In Malaysia, education is being redesigned to adapt to the advancement of the fourth industrial revolution.
We were honoured to have Prof. Dato’ Dr. Asma Ismail, the first woman Vice-Chancellor at University Sains Malaysia (USM) and also Malaysia’s first woman Director-General of Higher Education to share how the country’s education system prepares their students for the advent of the digital age.
Here are three highlights from her keynote presentation.
1. Produce holistic, entrepreneurial and balanced graduates
Malaysia’s latest blueprint introduces 10 shifts in support of the five system aspirations that focus on access, equity, quality, efficiency and unity.
Prof. Dato’ Dr. Asma emphasised the first shift in the blueprint, “holistic, entrepreneurial, and balanced graduates” as being imperative in the digital age and has garnered strong interest from educators around the world.
Having graduates that are holistic, entrepreneurial, and balanced means that Malaysian students are ensured to be both knowledgeable learners and also preserve good moral values in their daily lives. This can help students to thrive in today’s complex economy and contribute to the betterment of society.
The end goal of this movement is to encourage entrepreneurial learning to occur — creating a shift among graduates from being job seekers into becoming job creators.
2. Moving Experiential Learning: Community Engagement
To achieve the goal of producing balanced graduates, universities in Malaysia have created an activity titled, ‘Community Engagement’ that is integrated as part of the higher education curriculum.
Community engagement is not community service.
Community engagement will offer universities the opportunity to:
- Inculcate values and good citizenry in our future generation via volunteerism, experiential learning or service learning.
- Restore social relevance and obligation to society.
- Reduce inequity divide by producing meaningful knowledge to serve the marginalised or the bottom billion who makes up more than two-thirds of the world’s population.
Community engagement is an activity where students, along with the knowledge they have learned in the classroom, enter a community and try to apply the knowledge to create a solution for the betterment of society.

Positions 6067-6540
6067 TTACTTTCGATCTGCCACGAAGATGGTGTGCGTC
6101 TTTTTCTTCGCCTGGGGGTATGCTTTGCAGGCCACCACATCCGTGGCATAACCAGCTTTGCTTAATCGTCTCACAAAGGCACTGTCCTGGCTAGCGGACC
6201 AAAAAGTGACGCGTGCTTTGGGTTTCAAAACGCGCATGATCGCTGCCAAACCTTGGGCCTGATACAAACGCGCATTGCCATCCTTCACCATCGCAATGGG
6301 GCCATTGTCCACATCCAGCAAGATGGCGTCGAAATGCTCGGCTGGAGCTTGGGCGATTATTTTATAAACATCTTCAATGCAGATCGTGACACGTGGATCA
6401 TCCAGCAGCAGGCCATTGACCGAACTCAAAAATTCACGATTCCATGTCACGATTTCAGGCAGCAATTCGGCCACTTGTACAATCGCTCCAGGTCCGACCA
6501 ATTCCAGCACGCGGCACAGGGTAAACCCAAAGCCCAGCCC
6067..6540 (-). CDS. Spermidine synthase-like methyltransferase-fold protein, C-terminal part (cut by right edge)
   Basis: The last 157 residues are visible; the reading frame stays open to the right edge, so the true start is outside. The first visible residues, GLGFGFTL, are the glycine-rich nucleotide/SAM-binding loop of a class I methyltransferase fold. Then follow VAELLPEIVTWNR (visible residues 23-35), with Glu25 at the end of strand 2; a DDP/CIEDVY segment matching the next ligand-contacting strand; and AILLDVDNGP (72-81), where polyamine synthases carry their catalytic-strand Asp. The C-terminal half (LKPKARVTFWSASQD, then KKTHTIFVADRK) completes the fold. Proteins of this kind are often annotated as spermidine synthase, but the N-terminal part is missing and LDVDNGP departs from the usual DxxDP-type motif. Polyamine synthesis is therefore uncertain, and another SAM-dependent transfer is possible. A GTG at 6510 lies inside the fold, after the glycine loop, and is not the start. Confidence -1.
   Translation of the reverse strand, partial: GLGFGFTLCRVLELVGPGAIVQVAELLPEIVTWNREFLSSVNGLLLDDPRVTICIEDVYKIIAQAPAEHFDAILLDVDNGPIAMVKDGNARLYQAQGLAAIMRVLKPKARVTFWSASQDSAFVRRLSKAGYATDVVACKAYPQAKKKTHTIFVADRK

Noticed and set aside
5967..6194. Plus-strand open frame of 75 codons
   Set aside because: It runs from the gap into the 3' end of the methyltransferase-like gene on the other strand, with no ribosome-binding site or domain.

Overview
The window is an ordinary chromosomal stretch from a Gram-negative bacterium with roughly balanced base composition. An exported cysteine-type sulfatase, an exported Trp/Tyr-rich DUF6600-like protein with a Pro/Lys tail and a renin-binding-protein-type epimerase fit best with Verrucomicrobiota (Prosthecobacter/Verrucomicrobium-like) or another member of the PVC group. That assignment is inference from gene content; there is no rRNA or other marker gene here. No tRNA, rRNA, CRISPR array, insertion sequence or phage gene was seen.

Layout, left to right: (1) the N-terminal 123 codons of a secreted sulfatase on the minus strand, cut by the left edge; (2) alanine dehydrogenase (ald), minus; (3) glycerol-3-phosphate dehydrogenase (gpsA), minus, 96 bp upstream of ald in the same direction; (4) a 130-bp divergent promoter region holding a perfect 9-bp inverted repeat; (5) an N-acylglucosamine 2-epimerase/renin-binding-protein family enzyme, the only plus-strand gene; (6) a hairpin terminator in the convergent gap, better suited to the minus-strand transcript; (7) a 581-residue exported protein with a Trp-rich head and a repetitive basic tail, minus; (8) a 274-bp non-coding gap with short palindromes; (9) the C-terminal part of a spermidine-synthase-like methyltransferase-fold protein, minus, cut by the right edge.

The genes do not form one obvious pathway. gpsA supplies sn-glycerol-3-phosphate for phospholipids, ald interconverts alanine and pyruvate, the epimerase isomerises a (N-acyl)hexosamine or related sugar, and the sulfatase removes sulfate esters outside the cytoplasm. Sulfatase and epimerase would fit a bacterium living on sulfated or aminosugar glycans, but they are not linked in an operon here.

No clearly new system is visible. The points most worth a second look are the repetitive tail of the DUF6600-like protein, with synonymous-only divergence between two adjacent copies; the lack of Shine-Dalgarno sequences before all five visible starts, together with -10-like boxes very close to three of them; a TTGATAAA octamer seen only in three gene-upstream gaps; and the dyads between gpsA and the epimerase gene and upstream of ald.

Social learning will play a key role as students begin to work in a multidisciplinary manner. Instead of knowledge transfer, the concept knowledge exchange can be applied. Students can both teach and learn from the community. They will need to listen to what the community wants, work with external stakeholders such as the government, key people in the community or industries experts before working on an idea.
Students will then connect the dots and implement this knowledge they have learned in the classroom and use it to find a solution applicable to the real world. Another stage of social learning will then occur as peers are encouraged to talk and collaborate with each other, ask for feedback and work on better ideas or solutions together.
By integrating this as part of the curriculum, students are utilising technology but still maintain human-to-human interaction to help balance their knowledge and character.
3. iCGPA: Integrated Cumulative Grade Point Average
iCGPA is an integrated grading system created by Malaysia’s Ministry of Higher Education for assessing and reporting students academic performance and professional skills attained during their study. It functions as a platform for students to enhance the competencies and expedites students acclimatisation to achieve suitable workplace skills and mindset at the beginning of their academic years.
The system covers 8 domains of knowledge:
- Practical skills and psychomotor
- Social skills and responsibility
- Ethics and values
- Communication and leadership
- Problem solving and scientific skills
- Information management and lifelong learning
- Entrepreneurship and management skills.
All public universities in Malaysia are expected to implement the integrated cumulative grade point average (iCGPA) by 2019.
This has to be done as Malaysia believes that it is vitally important to groom students to cultivate both hard skills and soft skills (leadership abilities, strong values, critical thinking).
Prof. Dato’ Dr. Asma Ismail thoroughly discussed the evolving needs of Malaysian Higher Education.
What do you see as the future of education in your industry? What are the potential benefits and challenges that your industry might face, as a result? Share a few thoughts in the Comments section below!